Mobile Vendors Grateful for Christmas Miracle of NBA Basketball

The NBA appears to have avoided what Commissioner David Stern had openly referred to as “nuclear winter” by finally coming to basic terms on a collective-bargaining agreement last weekend. Barring unforeseen issues when the now-reformed Players Association votes on the new pact next week, mobile-production vendors will be among those with the heaviest stockings when the league opens the 66-game season on Christmas Day.

“What a great Christmas present for all of us,” says NEP Supershooters President Mike Fernander. “We are anxiously waiting for the NBA schedule next week so we can start to book units and see just how a 66-game season looks. I am sure that this is going to present some challenges of its own, but this is a much better problem to face than the one we were looking at a couple of weeks ago.”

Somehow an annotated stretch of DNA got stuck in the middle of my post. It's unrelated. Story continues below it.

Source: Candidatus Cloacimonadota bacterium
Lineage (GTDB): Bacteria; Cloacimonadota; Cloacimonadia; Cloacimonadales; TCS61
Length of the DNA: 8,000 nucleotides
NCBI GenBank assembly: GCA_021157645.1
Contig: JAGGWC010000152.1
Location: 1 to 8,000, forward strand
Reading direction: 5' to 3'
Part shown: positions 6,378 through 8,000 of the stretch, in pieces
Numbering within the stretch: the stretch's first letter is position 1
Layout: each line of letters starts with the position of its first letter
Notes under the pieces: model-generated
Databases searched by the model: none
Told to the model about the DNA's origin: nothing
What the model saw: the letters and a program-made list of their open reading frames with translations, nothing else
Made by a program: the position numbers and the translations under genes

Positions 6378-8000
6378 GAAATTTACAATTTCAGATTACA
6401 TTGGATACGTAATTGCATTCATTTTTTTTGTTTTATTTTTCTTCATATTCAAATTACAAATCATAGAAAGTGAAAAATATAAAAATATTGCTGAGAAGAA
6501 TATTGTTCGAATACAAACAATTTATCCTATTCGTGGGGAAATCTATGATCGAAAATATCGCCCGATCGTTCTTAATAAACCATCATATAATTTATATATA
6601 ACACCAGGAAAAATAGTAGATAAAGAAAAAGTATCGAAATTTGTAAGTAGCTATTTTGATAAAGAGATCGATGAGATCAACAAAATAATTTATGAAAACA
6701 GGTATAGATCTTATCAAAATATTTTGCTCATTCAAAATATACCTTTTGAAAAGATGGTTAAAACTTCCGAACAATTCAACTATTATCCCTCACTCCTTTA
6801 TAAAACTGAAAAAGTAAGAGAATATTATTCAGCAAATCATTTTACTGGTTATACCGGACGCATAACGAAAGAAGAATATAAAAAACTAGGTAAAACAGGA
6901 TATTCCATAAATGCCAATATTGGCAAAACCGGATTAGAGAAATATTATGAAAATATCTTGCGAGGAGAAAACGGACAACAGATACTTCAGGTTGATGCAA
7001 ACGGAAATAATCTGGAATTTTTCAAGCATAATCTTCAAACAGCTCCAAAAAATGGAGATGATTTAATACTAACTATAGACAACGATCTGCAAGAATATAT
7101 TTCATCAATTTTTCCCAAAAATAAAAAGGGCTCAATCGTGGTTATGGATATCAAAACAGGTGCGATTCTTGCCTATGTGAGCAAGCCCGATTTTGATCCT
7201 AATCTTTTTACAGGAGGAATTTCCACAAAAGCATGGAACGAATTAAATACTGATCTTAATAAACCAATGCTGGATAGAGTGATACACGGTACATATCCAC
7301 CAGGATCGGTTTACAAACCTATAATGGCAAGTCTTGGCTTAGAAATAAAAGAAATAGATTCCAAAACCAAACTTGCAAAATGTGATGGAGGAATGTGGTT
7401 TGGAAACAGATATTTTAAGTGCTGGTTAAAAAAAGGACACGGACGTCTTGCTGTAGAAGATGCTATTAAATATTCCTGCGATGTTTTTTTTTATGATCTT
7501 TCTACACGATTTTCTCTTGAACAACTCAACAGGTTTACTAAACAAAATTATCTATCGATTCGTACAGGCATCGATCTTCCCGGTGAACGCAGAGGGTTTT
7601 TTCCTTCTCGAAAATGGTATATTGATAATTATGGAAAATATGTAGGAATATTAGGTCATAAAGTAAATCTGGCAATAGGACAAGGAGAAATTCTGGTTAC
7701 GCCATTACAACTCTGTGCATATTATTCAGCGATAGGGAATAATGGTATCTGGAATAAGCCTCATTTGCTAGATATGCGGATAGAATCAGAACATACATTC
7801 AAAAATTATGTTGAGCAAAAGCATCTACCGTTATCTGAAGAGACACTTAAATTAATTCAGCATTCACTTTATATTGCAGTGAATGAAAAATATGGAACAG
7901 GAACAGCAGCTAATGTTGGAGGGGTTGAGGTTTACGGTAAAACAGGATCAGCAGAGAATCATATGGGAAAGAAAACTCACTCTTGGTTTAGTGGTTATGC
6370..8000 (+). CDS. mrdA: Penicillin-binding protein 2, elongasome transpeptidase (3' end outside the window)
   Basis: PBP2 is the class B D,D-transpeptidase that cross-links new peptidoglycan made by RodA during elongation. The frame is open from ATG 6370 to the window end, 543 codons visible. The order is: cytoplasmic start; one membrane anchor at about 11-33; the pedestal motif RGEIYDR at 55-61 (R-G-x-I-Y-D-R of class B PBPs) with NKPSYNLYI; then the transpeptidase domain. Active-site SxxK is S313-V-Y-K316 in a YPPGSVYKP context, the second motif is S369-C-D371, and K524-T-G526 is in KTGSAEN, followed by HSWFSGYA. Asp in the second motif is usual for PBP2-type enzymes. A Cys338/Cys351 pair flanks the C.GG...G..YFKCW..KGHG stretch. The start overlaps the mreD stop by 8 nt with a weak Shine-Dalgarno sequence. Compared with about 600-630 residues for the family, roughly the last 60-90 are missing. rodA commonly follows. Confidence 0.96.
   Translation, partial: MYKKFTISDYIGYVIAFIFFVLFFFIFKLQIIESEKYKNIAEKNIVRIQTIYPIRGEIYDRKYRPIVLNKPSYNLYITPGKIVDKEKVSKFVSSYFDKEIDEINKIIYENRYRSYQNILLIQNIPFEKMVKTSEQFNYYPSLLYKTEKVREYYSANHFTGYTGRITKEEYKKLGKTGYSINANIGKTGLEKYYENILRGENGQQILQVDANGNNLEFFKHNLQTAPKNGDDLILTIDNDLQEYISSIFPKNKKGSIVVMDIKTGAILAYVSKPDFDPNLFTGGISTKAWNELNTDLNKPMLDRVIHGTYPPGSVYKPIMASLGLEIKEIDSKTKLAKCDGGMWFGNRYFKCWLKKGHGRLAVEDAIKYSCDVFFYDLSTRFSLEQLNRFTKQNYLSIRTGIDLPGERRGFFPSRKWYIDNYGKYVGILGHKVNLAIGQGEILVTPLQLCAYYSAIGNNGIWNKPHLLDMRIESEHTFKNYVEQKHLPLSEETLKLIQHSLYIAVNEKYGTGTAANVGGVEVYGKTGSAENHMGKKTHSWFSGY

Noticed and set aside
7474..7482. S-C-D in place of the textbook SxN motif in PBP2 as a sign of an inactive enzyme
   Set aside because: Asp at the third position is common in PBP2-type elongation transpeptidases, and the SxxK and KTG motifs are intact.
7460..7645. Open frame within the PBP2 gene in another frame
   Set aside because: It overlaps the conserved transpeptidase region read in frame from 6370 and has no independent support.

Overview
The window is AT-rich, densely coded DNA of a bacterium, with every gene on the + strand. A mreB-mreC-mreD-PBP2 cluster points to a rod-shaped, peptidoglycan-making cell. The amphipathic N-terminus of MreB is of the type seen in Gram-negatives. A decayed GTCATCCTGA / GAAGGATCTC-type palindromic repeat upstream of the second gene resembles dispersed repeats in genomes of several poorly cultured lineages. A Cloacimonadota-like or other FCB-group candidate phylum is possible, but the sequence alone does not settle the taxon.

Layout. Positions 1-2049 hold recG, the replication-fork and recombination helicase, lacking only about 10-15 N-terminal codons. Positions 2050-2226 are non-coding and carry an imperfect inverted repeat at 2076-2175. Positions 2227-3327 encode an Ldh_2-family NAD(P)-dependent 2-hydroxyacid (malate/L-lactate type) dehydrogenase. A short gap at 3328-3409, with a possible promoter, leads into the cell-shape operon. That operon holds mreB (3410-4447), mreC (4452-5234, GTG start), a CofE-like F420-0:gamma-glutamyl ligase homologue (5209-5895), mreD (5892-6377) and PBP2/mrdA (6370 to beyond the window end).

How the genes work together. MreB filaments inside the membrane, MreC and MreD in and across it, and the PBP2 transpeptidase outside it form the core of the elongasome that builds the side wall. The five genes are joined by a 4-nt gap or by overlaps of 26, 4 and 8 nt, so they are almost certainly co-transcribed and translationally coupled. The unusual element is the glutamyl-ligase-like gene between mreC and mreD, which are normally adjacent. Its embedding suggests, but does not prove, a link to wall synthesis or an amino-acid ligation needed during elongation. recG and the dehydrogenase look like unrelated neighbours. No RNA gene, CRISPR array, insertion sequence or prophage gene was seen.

Assessing the Damage Already Done
Although the bulk of NEP’s NBA work was scheduled to ramp up later in the season, outfits like Mobile TV Group (MTVG) and Alliance Productions have already been hit hard by the early-season game cancellations. They were able to book replacement dates here and there, but a significant number of the 240 vacant NBA dates in October, November, and December will be chalked up as a loss.

“We were able to get a few replacement bookings but not very many,” says MTVG co-owner/GM Phil Garvin. “But it is so great that they are coming back by Christmas that we can go ahead and overlook those losses. The losses that we’ve had this year [as a result of the canceled games] pale in comparison to the possibility of losing the entire season.”